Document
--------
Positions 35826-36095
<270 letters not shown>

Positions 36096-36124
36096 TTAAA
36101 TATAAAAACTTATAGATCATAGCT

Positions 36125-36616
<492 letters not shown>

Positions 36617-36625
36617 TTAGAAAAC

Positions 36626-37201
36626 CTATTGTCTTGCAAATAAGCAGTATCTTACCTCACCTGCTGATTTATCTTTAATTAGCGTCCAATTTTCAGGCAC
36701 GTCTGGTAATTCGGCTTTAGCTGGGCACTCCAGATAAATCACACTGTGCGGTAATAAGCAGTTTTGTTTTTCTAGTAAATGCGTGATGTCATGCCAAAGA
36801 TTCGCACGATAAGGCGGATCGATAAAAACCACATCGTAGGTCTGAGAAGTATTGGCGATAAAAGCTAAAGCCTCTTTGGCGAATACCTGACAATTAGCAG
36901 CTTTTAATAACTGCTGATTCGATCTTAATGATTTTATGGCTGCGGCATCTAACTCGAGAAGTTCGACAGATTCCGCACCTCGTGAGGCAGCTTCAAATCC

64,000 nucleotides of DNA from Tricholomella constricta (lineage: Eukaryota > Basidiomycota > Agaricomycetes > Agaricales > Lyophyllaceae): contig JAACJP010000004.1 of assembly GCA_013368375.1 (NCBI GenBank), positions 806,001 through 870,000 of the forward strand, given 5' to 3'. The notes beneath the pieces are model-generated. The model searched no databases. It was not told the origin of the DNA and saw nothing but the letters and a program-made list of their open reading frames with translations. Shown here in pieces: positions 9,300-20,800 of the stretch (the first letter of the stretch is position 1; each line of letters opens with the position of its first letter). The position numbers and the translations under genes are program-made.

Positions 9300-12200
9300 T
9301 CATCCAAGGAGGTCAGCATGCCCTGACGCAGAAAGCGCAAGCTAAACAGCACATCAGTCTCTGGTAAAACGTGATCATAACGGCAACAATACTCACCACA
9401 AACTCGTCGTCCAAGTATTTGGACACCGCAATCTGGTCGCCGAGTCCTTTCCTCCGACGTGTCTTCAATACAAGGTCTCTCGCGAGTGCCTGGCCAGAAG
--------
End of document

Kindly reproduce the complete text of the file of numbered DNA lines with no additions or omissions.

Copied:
Positions 35826-36095
<270 letters not shown>

Positions 36096-36124
36096 TTAAA
36101 TATAAAAACTTATAGATCATAGCT

Positions 36125-36616
<492 letters not shown>

Positions 36617-36625
36617 TTAGAAAAC

Positions 36626-37201
36626 CTATTGTCTTGCAAATAAGCAGTATCTTACCTCACCTGCTGATTTATCTTTAATTAGCGTCCAATTTTCAGGCAC
36701 GTCTGGTAATTCGGCTTTAGCTGGGCACTCCAGATAAATCACACTGTGCGGTAATAAGCAGTTTTGTTTTTCTAGTAAATGCGTGATGTCATGCCAAAGA
36801 TTCGCACGATAAGGCGGATCGATAAAAACCACATCGTAGGTCTGAGAAGTATTGGCGATAAAAGCTAAAGCCTCTTTGGCGAATACCTGACAATTAGCAG
36901 CTTTTAATAACTGCTGATTCGATCTTAATGATTTTATGGCTGCGGCATCTAACTCGAGAAGTTCGACAGATTCCGCACCTCGTGAGGCAGCTTCAAATCC

64,000 nucleotides of DNA from Tricholomella constricta (lineage: Eukaryota > Basidiomycota > Agaricomycetes > Agaricales > Lyophyllaceae): contig JAACJP010000004.1 of assembly GCA_013368375.1 (NCBI GenBank), positions 806,001 through 870,000 of the forward strand, given 5' to 3'. The notes beneath the pieces are model-generated. The model searched no databases. It was not told the origin of the DNA and saw nothing but the letters and a program-made list of their open reading frames with translations. Shown here in pieces: positions 9,300-20,800 of the stretch (the first letter of the stretch is position 1; each line of letters opens with the position of its first letter). The position numbers and the translations under genes are program-made.

Positions 9300-12200
9300 T
9301 CATCCAAGGAGGTCAGCATGCCCTGACGCAGAAAGCGCAAGCTAAACAGCACATCAGTCTCTGGTAAAACGTGATCATAACGGCAACAATACTCACCACA
9401 AACTCGTCGTCCAAGTATTTGGACACCGCAATCTGGTCGCCGAGTCCTTTCCTCCGACGTGTCTTCAATACAAGGTCTCTCGCGAGTGCCTGGCCAGAAG